MOCA produced a book called Breaking the Rules: What is Contemporary Art which uses paintings and other artworks from the collection to inspire an exploration of the creative process and an unpacking of meaning in contemporary art.
We have three copies to give away to subscribers. Please write to us at firstname.lastname@example.org and tell us who you will give this book to, and why! We will award the book after December 7, 2014.
It may look like a children’s book, but don’t be fooled. It’s very comforting to have tricky topics broken down in simple terms — in fact, I once knew a screenwriter who used children’s books on her autobiographical assignments because it helped her to understand the basic bones of the story). I found the book a friendly elucidation of basic topics that challenge every viewer – young or old.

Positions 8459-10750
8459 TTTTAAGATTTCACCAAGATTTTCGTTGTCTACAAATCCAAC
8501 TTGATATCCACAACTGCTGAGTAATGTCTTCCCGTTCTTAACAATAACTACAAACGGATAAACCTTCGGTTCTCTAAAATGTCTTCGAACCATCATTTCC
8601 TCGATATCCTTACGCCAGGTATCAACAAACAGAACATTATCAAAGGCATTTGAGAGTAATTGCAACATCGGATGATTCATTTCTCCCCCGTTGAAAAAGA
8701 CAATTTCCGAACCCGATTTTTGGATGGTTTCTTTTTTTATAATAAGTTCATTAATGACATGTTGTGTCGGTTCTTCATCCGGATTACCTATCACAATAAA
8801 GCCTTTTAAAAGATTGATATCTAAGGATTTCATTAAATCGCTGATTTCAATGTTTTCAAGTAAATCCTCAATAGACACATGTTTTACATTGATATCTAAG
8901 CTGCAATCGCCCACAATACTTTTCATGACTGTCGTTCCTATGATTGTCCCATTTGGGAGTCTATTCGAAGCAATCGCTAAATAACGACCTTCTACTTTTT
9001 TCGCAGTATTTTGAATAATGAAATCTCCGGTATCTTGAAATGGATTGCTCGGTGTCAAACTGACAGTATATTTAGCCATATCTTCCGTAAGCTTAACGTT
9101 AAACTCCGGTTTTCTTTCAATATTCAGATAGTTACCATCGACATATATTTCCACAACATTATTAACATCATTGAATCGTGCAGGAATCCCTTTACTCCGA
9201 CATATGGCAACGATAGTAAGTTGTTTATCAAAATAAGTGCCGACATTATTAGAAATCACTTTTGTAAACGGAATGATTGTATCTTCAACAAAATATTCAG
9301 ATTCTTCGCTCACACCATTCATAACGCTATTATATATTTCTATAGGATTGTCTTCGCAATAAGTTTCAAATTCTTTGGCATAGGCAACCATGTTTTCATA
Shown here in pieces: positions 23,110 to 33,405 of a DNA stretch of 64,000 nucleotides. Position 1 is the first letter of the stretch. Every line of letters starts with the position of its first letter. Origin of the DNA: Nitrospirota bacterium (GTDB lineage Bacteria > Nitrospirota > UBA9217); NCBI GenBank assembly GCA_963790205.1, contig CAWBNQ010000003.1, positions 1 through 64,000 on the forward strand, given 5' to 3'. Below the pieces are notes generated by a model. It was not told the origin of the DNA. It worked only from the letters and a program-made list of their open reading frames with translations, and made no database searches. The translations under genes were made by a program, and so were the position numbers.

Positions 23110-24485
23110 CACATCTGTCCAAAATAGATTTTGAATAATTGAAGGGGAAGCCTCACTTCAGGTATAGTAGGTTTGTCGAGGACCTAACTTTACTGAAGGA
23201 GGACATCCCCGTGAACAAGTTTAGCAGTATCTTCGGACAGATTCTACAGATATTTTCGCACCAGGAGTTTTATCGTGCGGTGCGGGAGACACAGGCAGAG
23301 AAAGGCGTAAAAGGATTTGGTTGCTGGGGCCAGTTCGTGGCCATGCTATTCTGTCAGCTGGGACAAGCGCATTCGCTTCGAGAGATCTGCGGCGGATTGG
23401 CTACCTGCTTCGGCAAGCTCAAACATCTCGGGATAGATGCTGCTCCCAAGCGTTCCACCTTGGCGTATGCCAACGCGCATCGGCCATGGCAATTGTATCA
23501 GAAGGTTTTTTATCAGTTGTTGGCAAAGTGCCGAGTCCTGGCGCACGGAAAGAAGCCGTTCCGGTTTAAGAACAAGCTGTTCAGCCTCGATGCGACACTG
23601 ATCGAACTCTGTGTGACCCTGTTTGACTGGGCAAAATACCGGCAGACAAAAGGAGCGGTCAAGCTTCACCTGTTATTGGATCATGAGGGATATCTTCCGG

And, the book only costs $9.99 so is an easy gift for the holidays!
Here is Ed Ruscha’s room made of chocolate, (Chocolate Room 1970), which is a sweet way to intrigue a child about printmaking (he silkscreened the chocolate for the Venice Biennale, and explains how a temporary installation can be recreated multiple times — as long as Ruscha keeps the spreadable chocolate recipe.
The work of Jean-Michel Basquiat (Six Crimee, 1982) is introduced as From the Street, and not only introduces the idea of graft art but the notion of a triptych and it’s use over the history of art. It asks whether the “painting includes a secret code that tells a story, with a nod to Egyptian hieroclyphics.
A Peter Doig painting is used under the topic of Mysterious and the book discusses the illusions in both the painters mind and in popular culture (Friday the 13th movies).
My favorite page is called Taking Off, and displays an Alighiero Boetti painting from 1977 (Aerie) which is simple a sky filled with model planes, and suggests both motion and a childhood fantasy.